There is a difference between making a forecast of "there will be 50% more tornadoes than climatologically expected for this one-week period" and "outbreak on day XXXX". If climo for a week in May is 59 tornadoes (which, without loss of generality, implies 8 or 9 tornadoes per day during that period) and 12-14 tornadoes occur each day spread throughout the country, it is unlikely that any given day would be classified as an outbreak, but the former statement would verify.

ERTAF fits in very well with the "forecast funnel" framework of weather forecasting, so what Victor and his team do is completely appropriate. They are making multi-week (subseasonal) forecasts which cover a large geographical area, which is about all the science can offer right now. An outbreak, on the other hand, is much more focused spatiotemporally, and thus fits into a different part of the forecast funnel than does an ERTAF forecast.

However, I was at the HWT spring forecasting experiment in Norman the same week Victor was, and I can personally vouch that he specifically mentioned "May 20th" as a big day (we were there the week of 6-10 May, and he said it on the Thursday or Friday of that week). At the time that was basically a direct read of this chart, which I recall having shown a maximum right on 20 May. However, given that chart is based on GEFS forecasts, that particular utterance was within the 10-15-day window where medium range NWP can capture it.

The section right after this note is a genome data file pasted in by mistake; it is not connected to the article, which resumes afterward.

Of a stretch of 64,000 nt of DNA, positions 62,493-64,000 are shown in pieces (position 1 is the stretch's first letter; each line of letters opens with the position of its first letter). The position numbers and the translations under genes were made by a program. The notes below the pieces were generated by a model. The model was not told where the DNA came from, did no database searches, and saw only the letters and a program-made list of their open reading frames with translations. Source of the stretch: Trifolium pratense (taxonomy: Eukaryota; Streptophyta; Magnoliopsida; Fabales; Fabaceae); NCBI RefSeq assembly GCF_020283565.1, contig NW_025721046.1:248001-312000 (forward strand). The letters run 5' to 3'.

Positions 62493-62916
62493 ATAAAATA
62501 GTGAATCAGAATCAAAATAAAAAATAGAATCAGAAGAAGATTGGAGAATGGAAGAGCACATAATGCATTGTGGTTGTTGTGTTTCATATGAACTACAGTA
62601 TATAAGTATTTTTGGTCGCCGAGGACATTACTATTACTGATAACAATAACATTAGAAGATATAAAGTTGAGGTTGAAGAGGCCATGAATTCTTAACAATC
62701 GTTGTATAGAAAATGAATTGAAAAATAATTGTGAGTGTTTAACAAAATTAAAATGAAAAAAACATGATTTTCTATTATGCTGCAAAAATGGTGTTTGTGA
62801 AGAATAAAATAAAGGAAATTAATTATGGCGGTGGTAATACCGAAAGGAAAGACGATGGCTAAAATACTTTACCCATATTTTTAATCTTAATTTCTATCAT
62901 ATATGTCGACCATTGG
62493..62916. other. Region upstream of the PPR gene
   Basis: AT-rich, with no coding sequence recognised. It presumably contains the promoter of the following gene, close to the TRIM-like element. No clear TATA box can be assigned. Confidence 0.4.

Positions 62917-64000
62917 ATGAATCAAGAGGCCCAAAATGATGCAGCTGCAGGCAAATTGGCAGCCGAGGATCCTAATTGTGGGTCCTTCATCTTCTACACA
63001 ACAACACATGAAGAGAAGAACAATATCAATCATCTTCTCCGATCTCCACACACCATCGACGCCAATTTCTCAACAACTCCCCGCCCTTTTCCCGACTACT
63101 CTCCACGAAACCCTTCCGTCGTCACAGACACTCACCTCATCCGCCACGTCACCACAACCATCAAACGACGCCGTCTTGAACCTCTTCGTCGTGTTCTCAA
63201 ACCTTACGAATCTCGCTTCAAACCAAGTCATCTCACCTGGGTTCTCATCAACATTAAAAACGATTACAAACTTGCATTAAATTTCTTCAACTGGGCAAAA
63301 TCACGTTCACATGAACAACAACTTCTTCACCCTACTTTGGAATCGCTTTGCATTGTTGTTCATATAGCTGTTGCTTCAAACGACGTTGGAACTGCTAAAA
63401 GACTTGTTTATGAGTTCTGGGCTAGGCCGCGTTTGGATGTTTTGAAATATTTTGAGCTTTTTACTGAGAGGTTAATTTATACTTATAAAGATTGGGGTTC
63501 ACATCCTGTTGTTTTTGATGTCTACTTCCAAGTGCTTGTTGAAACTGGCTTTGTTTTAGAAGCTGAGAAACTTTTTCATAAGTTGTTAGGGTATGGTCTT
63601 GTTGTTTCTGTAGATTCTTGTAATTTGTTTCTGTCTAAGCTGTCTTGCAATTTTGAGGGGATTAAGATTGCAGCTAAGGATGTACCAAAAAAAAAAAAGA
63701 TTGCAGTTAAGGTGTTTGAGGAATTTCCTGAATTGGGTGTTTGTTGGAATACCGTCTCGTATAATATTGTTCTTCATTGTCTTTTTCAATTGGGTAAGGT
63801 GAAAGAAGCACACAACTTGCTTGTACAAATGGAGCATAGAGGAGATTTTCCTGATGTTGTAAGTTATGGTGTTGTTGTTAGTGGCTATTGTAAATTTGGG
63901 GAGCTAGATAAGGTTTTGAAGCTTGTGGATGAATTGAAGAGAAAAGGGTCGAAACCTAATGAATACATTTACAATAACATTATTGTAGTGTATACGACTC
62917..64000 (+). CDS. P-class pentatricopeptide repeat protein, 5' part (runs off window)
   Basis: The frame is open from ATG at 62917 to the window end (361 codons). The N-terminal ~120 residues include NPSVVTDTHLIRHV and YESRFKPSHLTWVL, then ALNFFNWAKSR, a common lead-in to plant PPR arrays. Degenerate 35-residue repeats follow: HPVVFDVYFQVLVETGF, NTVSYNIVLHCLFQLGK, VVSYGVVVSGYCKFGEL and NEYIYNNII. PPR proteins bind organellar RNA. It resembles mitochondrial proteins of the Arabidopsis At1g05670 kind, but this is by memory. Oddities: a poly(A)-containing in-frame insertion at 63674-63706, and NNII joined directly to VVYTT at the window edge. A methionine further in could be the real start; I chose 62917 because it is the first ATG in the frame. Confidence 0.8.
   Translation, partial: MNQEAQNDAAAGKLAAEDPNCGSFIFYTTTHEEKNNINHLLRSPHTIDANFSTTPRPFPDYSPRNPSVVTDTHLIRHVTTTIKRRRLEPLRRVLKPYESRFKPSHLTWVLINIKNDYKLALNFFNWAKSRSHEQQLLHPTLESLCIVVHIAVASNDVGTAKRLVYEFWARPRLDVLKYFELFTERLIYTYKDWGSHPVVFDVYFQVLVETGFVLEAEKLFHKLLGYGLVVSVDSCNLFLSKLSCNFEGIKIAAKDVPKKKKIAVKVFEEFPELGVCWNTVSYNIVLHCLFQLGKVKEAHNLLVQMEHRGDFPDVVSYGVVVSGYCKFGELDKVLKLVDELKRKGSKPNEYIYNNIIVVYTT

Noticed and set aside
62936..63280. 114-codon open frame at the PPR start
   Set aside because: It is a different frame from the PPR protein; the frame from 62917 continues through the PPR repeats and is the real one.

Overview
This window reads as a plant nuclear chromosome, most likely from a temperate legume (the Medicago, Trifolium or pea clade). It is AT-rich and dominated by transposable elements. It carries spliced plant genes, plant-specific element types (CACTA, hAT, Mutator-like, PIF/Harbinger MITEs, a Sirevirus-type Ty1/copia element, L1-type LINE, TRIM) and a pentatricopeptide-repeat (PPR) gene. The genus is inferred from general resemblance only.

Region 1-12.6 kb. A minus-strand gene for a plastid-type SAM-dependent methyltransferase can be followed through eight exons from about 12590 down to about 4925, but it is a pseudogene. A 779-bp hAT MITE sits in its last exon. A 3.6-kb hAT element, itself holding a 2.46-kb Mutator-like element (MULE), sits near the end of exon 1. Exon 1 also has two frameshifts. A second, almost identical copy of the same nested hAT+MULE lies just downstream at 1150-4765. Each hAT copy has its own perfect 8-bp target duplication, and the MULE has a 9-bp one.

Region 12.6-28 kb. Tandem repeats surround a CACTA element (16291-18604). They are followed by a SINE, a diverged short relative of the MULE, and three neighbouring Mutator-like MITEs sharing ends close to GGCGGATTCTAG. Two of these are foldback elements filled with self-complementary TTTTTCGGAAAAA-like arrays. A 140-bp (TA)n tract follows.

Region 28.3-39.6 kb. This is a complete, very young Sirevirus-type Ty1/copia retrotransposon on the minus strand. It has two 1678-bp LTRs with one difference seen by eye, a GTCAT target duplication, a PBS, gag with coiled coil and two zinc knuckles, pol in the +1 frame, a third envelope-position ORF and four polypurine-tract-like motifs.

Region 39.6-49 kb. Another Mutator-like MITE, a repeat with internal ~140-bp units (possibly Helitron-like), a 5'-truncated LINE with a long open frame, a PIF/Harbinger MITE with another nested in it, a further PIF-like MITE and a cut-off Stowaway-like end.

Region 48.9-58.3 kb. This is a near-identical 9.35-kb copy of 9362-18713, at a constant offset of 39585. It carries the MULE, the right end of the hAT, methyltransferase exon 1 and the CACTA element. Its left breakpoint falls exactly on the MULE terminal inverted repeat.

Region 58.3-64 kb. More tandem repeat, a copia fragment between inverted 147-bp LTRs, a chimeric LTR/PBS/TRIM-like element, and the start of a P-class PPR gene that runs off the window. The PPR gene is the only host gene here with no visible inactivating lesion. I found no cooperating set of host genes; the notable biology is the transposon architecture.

Furthermore, ERTAF forecasts only go out 3 weeks, so the headling saying "nearly 4 weeks in advance" is definitely a journalistic stretch. It was 3 weeks in advance at best. ERTAF did hit that particular week as "above average", but it missed the previous week that also verified as "above average". So they did hit one period that happened to be active, but there were misses elsewhere during the experiment.
 

John Wetter

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Dec 11, 2005
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ERTAF had a break-out year this year, that is no doubt. I think this is a fantastic new area of research and really pulls back out look to a more global view as systems move and interact. I was watching it very closely this year and found it to be a great resource for longer term planning and to compare and contrast with the SPC chiclet plots.